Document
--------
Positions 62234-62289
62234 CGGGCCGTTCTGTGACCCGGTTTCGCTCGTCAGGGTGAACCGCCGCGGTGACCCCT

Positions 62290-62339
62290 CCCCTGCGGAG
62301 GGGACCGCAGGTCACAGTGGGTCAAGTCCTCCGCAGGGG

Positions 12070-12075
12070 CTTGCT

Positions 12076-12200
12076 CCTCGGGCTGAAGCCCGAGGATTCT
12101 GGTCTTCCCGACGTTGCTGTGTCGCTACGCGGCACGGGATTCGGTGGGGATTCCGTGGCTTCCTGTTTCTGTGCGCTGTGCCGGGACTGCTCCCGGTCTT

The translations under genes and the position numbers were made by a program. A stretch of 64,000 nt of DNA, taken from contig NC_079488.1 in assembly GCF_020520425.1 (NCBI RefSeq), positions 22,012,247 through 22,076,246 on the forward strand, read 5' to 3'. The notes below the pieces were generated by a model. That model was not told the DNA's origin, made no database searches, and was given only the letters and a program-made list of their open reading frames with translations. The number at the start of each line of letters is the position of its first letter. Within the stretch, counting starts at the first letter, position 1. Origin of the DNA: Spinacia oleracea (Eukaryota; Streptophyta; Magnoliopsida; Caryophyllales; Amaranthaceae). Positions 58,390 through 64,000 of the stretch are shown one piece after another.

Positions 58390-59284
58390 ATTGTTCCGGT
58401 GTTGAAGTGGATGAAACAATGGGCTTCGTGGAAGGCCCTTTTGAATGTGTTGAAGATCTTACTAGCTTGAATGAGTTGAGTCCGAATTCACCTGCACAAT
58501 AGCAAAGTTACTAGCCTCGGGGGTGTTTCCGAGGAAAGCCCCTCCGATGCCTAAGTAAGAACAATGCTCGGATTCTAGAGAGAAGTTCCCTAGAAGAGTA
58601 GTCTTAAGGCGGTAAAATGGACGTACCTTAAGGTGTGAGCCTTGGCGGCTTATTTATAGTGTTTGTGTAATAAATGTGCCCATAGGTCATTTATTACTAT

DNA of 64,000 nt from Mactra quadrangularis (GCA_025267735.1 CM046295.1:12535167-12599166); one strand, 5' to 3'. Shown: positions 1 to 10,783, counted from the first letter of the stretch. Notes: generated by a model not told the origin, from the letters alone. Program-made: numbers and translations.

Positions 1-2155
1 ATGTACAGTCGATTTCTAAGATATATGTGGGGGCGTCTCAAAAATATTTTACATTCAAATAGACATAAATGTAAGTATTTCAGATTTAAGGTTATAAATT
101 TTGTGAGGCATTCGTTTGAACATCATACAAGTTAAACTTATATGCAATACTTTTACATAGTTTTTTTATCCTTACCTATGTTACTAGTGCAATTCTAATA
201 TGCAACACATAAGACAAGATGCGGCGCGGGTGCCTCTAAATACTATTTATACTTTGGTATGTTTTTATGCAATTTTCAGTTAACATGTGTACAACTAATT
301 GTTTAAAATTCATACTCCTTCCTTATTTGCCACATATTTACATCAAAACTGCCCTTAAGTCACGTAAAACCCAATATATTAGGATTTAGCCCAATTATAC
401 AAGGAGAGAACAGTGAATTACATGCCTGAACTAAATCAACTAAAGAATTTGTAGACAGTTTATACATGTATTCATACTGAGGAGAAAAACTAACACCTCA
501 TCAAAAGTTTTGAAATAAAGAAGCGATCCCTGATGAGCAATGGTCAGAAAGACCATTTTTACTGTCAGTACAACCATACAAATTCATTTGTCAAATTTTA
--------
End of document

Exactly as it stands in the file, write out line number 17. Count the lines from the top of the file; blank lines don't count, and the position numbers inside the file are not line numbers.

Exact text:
DNA of 64,000 nt from Mactra quadrangularis (GCA_025267735.1 CM046295.1:12535167-12599166); one strand, 5' to 3'. Shown: positions 1 to 10,783, counted from the first letter of the stretch. Notes: generated by a model not told the origin, from the letters alone. Program-made: numbers and translations.